State Finds Evidence of Retaliation in Church Firing
A 2021 firing of a female staff member from a Chicago-area church led by pastor and author Dane Ortlund was determined to have “substantial evidence” of retaliation, according to an investigation into alleged discrimination by the state of Illinois.
The former director of operations at Naperville Presbyterian Church, Emily Hyland, said her termination came days after privately complaining to two elders about gender discrimination from Ortlund. At the time, she had worked at the church for eight years, and he had been senior pastor for six months. After her firing, she filed charges over gender discrimination and retaliation at the state agency.
The Illinois Department of Human Rights (IDHR) did not find evidence that the church or Ortlund discriminated against her based on her gender. Evidence shows that “Ortlund … never made any discriminatory remarks directly related to [Hyland’s] sex,” the report said, nor was there evidence of discrimination that rose to the level of a “hostile work environment.”
But the agency found “substantial evidence” that she was fired “in retaliation for having engaged in prior protected activity.”
Even if there is no “actionable” discrimination found, employers cannot retaliate against an employee for making a report, said employment lawyer Ed Sullivan.
Ortlund, a pastor in the Presbyterian Church in America, is the author of Gentle and Lowly, a bestseller. A longtime member of the Naperville congregation, he became its pastor in October 2020, with Wheaton College president Philip Ryken leading the installation.
Ortlund declined to comment to CT on the allegations, but in the state filing, the church said that Hyland was fired because of “her unwillingness to grow out of insubordination and lack of performance.”
Ortlund became the pastor in October 2020, and he and the associate pastor met with Hyland to discuss their concerns about her job performance in January 2021. She was fired in March 2021.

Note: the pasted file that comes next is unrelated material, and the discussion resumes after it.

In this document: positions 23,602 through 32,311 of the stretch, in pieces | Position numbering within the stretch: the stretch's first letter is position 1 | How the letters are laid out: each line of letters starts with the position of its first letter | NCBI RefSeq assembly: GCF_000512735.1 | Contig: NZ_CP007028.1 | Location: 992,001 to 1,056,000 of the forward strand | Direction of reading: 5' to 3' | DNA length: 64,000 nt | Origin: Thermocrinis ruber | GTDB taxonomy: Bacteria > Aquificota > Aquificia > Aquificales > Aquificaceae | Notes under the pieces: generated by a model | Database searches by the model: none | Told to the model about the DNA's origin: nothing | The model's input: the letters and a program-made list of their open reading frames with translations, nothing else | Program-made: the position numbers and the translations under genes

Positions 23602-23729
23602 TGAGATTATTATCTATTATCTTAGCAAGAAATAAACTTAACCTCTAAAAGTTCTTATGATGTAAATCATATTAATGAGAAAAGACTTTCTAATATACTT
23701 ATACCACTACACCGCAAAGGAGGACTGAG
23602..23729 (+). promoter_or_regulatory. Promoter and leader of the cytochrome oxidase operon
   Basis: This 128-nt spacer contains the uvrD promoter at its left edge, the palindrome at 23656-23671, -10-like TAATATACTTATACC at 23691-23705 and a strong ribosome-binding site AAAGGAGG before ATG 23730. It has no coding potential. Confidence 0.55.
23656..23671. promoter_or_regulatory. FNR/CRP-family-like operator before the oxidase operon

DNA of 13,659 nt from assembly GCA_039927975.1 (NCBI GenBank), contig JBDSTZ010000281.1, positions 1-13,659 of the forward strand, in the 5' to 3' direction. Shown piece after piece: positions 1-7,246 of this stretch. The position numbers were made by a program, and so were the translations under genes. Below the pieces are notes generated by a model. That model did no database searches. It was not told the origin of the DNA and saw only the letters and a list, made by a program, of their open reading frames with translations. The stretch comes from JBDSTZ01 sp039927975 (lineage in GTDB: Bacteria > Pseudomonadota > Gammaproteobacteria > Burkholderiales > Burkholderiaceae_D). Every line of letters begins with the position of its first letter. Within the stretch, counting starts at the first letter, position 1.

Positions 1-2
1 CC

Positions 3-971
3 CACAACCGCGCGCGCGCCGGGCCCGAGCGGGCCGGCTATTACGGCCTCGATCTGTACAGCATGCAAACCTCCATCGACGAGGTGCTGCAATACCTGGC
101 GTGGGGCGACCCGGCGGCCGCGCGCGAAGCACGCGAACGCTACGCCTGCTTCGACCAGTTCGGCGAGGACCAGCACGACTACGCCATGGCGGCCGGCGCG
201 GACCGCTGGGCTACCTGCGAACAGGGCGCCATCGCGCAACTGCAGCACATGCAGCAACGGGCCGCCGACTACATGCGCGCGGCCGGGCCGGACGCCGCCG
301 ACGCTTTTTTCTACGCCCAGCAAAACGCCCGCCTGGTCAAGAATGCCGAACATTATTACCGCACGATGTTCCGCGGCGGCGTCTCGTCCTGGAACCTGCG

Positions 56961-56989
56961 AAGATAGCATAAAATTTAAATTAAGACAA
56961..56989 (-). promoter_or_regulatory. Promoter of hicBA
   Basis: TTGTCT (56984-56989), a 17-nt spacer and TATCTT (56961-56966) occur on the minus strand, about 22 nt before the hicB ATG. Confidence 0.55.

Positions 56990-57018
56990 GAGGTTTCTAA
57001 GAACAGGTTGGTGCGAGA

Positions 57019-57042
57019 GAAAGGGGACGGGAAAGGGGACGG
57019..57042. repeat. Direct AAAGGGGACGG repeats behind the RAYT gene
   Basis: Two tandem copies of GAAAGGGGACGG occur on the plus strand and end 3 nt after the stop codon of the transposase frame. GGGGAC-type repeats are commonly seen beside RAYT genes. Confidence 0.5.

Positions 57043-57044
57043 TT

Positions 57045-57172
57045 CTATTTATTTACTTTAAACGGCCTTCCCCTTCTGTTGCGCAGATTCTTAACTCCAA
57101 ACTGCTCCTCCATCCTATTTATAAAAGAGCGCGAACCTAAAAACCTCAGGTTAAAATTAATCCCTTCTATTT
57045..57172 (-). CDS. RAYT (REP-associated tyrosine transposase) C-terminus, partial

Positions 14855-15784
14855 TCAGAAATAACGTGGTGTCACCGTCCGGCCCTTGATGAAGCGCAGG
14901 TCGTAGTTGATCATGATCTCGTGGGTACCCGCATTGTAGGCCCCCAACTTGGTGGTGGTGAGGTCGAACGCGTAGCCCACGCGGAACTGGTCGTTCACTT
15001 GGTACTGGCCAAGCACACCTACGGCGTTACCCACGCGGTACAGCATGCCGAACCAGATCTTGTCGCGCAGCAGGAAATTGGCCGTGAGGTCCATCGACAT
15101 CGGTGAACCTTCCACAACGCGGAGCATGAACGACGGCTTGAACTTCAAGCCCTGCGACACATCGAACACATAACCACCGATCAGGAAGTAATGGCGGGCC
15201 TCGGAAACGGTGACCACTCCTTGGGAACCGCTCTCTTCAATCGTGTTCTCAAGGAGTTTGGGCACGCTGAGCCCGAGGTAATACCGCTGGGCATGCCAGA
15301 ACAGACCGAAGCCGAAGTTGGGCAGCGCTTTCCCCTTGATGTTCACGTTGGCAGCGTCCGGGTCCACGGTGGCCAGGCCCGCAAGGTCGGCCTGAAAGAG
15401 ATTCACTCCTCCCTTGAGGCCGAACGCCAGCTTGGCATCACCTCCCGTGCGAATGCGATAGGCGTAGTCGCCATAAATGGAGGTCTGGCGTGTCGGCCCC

The state agency report says it is an “uncontested fact” that Hyland reported gender discrimination nine days before her firing. Several days later, Hyland said, the elders shared her complaints with Ortlund, and two days before her firing she and Ortlund met to discuss her complaints. The church said in the report that there was no connection between her complaint about discrimination and her firing.
Hyland said she felt bullied, adding that Ortlund disregarded her experience, micromanaged her, and slowly removed her responsibilities. “I was watching my role disappear in front of me,” she told CT. Ortlund in the case documentation emphatically denied all the charges against him, saying it was a basic dispute over professional performance and that he was never angry or discriminatory toward her.
After her firing, she said she was not treated with adequate pastoral care despite being a longtime member of the church; the elder board (known in the PCA as the session) declined to meet with her, and staff were instructed not to talk to her.
Employment disputes are common, but this case might offer useful lessons for churches in similar disputes–both in terms of legal complexity and in terms of navigating pastoral care of a terminated staffer who is also a church member. Employment lawyers say it’s rare for an agency to issue a finding of substantial evidence of retaliation, making Hyland’s case a significant one.
The state agency through a spokesperson confirmed to CT that it finds a “lack of substantial evidence” in the majority of its cases, but emphasized that employees should not see that as a reason to avoid reporting discrimination.
An IDHR spokesperson, who was not authorized to speak publicly, said on background that in general the agency takes retaliation seriously because even if there is no discrimination, retaliation “creates a culture of silence.” Retaliation is the leading basis for charges at the agency.
At the federal Equal Employment Opportunity Commission (EEOC) in 2021, these types of findings were rare too: Only 2.1 percent of retaliation charges resulted in a finding that discrimination had occurred. Most charges are dismissed as having “no reasonable cause,” and a smaller percentage are resolved through a process like conciliation before the EEOC makes a determination.